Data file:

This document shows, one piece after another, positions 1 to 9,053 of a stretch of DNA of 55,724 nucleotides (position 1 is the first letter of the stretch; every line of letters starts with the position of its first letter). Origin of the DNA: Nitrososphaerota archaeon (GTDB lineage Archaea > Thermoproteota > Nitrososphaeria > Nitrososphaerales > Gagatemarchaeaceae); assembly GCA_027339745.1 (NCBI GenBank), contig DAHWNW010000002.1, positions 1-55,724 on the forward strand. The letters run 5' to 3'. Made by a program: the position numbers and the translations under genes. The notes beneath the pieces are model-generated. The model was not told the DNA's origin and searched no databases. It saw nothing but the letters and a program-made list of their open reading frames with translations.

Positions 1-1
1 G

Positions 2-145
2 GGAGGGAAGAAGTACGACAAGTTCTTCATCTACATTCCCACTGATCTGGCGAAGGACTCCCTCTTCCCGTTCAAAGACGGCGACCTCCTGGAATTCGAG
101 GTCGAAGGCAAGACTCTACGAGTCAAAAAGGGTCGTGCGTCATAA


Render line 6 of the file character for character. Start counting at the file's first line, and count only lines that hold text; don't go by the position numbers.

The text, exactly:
101 GTCGAAGGCAAGACTCTACGAGTCAAAAAGGGTCGTGCGTCATAA